The corporate environment left Joshua, like many others, without any sense of purpose beyond the life within the enclosed corporation compound near Manchester with the prospect of living his entire life working for one the most powerful figures, the enigmatic Andrew Clayburn.
That was why, when choosing his career path at the age of 17, he, influenced by his father’s education as well as his stories from the “good old days”, chose to become a security officer. This decision was also influenced by his innate need to protect the weak (as determined by the aptitude psychological evaluations) as well as the corporate propaganda, depicting the security forces as a glamorous military-style service.
Two years later, with the Bordeaux Treaty in effect, the Clayburn Industries security forces partially transformed into a private military army. With his excellent results in school, Joshua, now 19 years old and a security officer-in-training, was offered a military training and preparation course, destined to become an officer – refusing such an offer was, as he was made known very clearly, frowned upon in the corporate world and would have consequences for him and his family. Terrified of this prospect, Joshua saw no other options but to join.
His unusual mechanical and command aptitude, discovered during the early months, quickly landed him in the nascent corporate armored corps. The training took place far from the Manchester compound and from his family – for the first time in his life, Joshua truly abandoned the assigned flat he lived in and in Tidworth, Wiltshire, he found a new family, a band of brothers, young men and women like him he’d serve with.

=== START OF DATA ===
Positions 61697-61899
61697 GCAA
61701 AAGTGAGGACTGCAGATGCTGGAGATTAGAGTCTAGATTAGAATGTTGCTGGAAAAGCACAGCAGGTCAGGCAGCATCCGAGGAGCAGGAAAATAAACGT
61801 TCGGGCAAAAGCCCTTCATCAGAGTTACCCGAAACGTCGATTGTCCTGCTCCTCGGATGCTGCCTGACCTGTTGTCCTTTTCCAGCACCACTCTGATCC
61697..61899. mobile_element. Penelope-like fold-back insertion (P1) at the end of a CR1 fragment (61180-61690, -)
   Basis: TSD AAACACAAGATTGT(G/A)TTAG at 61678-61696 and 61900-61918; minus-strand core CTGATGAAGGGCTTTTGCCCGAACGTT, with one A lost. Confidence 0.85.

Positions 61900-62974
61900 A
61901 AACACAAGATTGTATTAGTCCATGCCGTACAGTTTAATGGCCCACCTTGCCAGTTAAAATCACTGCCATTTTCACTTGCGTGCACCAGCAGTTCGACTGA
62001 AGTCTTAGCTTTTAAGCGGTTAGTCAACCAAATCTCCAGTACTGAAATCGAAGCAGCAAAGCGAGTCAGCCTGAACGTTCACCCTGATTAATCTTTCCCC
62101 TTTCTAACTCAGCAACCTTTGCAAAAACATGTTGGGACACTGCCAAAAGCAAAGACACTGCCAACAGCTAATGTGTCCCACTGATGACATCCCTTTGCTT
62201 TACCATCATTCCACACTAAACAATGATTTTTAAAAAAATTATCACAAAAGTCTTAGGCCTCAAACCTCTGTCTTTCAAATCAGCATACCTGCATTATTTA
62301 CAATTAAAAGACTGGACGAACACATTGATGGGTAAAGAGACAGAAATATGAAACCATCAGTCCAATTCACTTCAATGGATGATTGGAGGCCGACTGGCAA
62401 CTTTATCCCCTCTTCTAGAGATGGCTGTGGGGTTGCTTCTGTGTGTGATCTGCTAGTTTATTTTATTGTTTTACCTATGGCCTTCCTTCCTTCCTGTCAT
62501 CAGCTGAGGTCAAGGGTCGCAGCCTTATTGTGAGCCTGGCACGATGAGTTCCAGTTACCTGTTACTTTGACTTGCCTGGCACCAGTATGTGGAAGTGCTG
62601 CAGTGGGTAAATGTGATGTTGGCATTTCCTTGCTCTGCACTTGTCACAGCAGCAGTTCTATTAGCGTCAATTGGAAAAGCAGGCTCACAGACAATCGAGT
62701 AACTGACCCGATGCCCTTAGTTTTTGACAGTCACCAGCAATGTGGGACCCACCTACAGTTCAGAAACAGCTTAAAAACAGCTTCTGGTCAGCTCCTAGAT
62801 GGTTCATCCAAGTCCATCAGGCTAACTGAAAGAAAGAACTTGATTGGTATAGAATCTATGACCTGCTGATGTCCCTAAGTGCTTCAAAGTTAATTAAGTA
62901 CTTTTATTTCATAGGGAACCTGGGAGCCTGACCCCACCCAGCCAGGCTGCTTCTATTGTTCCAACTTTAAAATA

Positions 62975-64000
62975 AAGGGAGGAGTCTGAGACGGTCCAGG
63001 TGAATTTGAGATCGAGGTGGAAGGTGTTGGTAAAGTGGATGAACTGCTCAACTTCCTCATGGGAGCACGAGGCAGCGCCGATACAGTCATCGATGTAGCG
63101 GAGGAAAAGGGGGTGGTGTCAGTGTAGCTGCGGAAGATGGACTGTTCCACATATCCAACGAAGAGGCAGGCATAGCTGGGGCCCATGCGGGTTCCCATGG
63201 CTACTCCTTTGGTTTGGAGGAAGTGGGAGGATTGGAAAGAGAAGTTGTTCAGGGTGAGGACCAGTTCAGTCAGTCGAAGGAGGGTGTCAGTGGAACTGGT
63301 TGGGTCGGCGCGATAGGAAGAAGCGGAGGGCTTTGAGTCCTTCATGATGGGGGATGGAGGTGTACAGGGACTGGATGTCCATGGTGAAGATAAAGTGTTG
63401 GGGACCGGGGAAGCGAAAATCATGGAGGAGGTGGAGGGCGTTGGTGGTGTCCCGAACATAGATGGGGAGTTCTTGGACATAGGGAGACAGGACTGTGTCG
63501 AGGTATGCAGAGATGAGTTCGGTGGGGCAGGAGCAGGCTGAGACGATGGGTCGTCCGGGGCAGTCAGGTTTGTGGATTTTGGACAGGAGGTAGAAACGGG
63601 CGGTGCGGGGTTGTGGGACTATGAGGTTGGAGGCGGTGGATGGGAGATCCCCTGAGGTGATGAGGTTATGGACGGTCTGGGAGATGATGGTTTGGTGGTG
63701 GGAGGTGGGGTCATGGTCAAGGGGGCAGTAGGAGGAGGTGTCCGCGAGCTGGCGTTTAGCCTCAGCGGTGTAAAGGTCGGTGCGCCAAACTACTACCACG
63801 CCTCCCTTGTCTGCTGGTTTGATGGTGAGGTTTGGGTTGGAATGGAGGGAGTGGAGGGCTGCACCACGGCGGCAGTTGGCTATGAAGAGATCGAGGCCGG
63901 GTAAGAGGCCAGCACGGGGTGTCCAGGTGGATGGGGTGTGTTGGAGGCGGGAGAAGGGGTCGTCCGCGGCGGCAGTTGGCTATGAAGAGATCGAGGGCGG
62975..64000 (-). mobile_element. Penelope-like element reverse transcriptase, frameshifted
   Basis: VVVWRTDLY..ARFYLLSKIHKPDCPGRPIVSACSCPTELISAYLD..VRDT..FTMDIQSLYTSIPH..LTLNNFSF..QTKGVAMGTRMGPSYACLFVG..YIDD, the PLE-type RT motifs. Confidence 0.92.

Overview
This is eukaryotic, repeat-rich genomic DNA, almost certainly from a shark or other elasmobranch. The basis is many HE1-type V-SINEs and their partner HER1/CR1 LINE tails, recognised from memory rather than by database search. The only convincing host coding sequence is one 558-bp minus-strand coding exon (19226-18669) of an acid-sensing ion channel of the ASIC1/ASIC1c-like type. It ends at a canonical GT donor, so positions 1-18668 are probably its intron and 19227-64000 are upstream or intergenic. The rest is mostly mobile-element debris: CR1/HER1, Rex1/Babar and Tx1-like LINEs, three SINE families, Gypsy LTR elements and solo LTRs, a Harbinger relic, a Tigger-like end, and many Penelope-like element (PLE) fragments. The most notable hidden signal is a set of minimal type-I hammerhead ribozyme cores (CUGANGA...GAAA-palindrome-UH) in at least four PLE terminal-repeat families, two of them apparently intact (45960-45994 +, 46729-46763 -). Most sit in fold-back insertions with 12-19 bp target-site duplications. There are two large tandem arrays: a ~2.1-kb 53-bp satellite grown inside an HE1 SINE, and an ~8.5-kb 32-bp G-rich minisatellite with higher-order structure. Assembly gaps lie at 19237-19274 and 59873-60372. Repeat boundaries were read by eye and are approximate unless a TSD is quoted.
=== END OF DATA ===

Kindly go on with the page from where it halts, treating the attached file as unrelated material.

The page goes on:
The Clayburn armored forces were located in a former British Army military installation. By 2030, Clayburn Industries was practically buying military units wholesale with entire armored brigades both in Britain and across the Channel joining, exchanging the service to the countries that discarded them for large corporate paychecks. To command these forces, a capable, but most importantly loyal cadre of officers was required and that’s where Joshua and his peers came in.
By the age of 21, Joshua was commanding a platoon of Abrams tanks, salvaged from the abandoned American military bases all over Europe and the Middle East or purchased from third parties during the years of efforts to amass as much military power and as many assets as possible. While maintenance-costly, the reliable Abrams tanks became, along with the Leopard 2 variants, the backbone of the Clayburn armored might.